iOS Animation Tutorial: Custom View Controller Presentation Transitions

Learn how to create custom view controller presentation transitions and spice up the navigation of your iOS apps! By Fabrizio Brancati.

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Creating your Transition Animator

Open PopAnimator.swift. This is where you’ll add the code to transition between the two view controllers.

First, add the following properties to this class:

let duration = 0.8
var presenting = true
var originFrame =

You’ll use duration in several places, such as when you tell UIKit how long the transition will take and when you create the constituent animations.

You also define presenting to tell the animator class whether you are presenting or dismissing a view controller. You want to keep track of this because, typically, you’ll run the animation forward to present and in reverse to dismiss.

Finally, you will use originFrame to store the original frame of the image the user taps — you will need that to animate from the original frame to a full screen image and vice versa. Keep an eye out for originFrame later on when you fetch the currently selected image and pass its frame to the animator instance.

Now you can move on to the UIViewControllerAnimatedTransitioning methods.

Replace the code inside transitionDuration(using:) with the following:

return duration

Reusing the duration property lets you easily experiment with the transition animation. You can simply modify the value of the property to make the transition run faster or slower.

Setting your Transition’s Context

It’s time to add some magic to animateTransition(using:). This method has one parameter, of type UIViewControllerContextTransitioning, which gives you access to the parameters and view controllers of the transition.

Before you start working on the code itself, it’s important to understand what the animation context actually is.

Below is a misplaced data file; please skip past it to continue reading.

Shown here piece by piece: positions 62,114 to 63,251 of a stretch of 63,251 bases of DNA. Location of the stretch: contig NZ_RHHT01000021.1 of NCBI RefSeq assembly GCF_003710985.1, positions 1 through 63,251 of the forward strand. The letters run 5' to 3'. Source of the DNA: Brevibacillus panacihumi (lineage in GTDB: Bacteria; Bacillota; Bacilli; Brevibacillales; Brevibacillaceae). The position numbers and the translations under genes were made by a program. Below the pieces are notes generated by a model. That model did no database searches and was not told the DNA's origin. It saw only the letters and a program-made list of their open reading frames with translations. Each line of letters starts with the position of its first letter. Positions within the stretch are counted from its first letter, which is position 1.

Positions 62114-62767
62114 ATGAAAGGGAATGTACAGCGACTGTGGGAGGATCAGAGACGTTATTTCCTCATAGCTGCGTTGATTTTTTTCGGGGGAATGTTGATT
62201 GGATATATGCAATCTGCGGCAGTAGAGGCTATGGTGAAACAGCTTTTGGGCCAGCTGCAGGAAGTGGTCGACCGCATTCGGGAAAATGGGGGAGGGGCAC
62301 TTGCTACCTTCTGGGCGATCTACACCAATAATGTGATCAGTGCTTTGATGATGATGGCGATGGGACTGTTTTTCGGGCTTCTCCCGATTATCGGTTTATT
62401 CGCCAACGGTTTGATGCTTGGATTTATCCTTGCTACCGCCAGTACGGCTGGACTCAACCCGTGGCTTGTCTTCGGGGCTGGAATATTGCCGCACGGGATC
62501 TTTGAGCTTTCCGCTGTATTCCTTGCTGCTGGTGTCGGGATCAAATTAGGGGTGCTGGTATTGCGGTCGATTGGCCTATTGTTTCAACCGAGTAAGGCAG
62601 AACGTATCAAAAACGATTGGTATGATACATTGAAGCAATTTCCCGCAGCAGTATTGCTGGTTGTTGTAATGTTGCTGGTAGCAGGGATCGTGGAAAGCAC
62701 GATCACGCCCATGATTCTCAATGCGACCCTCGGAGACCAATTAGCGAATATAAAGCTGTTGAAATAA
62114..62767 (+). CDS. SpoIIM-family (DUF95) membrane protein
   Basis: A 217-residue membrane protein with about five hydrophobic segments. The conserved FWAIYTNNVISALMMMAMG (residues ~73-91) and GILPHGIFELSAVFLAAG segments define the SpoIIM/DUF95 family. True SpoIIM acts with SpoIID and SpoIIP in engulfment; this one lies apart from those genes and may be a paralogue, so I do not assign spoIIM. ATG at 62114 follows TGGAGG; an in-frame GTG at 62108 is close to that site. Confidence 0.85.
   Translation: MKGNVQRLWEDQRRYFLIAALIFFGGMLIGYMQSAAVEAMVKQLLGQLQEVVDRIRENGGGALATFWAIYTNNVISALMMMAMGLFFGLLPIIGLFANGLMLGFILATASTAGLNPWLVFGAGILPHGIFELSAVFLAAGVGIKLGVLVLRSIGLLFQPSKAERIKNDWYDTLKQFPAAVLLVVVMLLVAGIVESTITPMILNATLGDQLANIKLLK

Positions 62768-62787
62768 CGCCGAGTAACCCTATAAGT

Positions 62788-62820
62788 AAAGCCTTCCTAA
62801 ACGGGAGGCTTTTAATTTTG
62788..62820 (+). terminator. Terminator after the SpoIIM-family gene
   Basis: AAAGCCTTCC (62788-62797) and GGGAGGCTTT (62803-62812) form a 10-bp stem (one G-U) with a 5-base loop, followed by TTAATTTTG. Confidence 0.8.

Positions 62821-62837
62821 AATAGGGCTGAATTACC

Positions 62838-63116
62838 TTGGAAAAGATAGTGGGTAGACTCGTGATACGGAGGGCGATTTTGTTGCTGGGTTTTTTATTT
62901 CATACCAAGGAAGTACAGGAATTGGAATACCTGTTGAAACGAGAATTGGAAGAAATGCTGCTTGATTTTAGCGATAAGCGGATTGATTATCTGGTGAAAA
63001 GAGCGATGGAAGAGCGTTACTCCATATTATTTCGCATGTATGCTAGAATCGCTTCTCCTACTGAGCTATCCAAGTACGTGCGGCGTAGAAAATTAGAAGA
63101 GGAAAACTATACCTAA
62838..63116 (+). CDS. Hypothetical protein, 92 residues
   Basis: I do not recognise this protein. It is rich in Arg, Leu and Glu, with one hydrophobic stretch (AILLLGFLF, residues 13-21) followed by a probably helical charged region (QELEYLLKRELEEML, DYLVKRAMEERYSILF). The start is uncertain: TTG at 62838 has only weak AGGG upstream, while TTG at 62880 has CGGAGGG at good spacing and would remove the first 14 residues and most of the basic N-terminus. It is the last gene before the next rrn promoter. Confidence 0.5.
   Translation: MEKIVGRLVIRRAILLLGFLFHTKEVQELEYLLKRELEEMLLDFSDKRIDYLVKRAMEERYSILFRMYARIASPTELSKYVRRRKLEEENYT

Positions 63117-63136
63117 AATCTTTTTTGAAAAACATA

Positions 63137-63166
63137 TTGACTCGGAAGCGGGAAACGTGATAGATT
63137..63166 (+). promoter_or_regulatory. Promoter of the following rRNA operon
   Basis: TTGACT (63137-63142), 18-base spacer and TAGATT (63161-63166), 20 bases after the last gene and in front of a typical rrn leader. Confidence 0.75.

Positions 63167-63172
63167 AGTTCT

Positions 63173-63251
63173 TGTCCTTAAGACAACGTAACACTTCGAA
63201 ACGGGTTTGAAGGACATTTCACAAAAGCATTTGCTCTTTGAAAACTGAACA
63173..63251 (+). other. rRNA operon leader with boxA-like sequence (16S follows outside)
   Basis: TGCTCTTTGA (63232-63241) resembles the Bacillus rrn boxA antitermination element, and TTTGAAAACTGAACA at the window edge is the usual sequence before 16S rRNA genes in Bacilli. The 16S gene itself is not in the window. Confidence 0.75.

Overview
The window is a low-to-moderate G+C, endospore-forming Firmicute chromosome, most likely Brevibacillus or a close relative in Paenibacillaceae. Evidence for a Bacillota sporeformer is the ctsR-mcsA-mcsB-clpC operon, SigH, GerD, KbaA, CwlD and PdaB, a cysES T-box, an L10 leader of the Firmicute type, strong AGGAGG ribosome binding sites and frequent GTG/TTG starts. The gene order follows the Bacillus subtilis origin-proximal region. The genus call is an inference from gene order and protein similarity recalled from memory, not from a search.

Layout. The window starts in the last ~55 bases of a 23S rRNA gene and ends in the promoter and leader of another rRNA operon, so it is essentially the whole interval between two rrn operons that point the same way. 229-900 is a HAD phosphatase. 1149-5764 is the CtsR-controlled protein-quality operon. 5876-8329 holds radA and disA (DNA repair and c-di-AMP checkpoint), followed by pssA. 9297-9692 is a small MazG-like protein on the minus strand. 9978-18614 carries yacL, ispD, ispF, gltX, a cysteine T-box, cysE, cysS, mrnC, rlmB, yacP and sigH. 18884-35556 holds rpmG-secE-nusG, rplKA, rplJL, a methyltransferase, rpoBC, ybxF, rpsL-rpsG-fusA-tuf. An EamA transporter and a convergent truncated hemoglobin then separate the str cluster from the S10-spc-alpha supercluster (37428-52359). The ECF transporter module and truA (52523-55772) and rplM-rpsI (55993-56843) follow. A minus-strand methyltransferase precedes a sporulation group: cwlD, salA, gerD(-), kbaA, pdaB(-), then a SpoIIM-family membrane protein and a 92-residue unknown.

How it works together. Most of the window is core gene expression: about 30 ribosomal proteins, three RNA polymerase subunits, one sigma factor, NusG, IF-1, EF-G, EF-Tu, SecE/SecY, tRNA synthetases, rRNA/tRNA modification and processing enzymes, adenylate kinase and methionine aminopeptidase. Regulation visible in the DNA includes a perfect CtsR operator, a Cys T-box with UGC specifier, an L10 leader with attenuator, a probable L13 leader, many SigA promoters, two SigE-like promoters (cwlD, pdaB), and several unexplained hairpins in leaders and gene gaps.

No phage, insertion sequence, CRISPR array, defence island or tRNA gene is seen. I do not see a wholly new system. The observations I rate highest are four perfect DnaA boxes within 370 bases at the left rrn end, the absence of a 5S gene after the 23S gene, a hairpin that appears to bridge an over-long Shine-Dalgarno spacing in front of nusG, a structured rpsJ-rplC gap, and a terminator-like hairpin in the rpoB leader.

When the transition between the two view controllers begins, the existing view is added to a transition container view and the new view controller’s view is created but not yet visible, as illustrated below:

Therefore your task is to add the new view to the transition container within animateTransition(using:), “animate in” its appearance and “animate out” the old view if required.

By default, the old view is removed from the transition container when the transition animation is done.

Before you get too many cooks in this kitchen, you’ll create a simple transition animation to see how it works before implementing a much cooler, albeit more complicated, transition.

Adding an Expand Transition

You’ll start with a simple expand transition to get a feel for custom transitions. Add the following code to animateTransition(using:). Don’t worry about the two initialization warnings that pop up; you’ll be using these variables in just a minute:

let containerView = transitionContext.containerView
let toView = transitionContext.view(forKey: .to)!

First, you get the containerView where your animations will take place, and then you fetch the new view and store it in toView.

The transition context object has two very handy methods that give you access to the transition players:

  • view(forKey:): This lets you access the views of the “old” and “new” view controllers via the arguments UITransitionContextViewKey.from or respectively.
  • viewController(forKey:): This lets you access the “old” and “new” view controllers via the arguments UITransitionContextViewControllerKey.from or respectively.

At this point, you have both the container view and the view to be presented. Next, you need to add the view to be presented as a child to the container view and animate it in some way.

Add the following to animateTransition(using:):

toView.transform = CGAffineTransform(scaleX: 0.0, y: 0.0)
  withDuration: duration,
  animations: {
    toView.transform = CGAffineTransform(scaleX: 1.0, y: 1.0)
  completion: { _ in

Note that you call completeTransition(_:) on the transition context in the animation completion block. This tells UIKit that your transition animations are done and that UIKit is free to wrap up the view controller transition.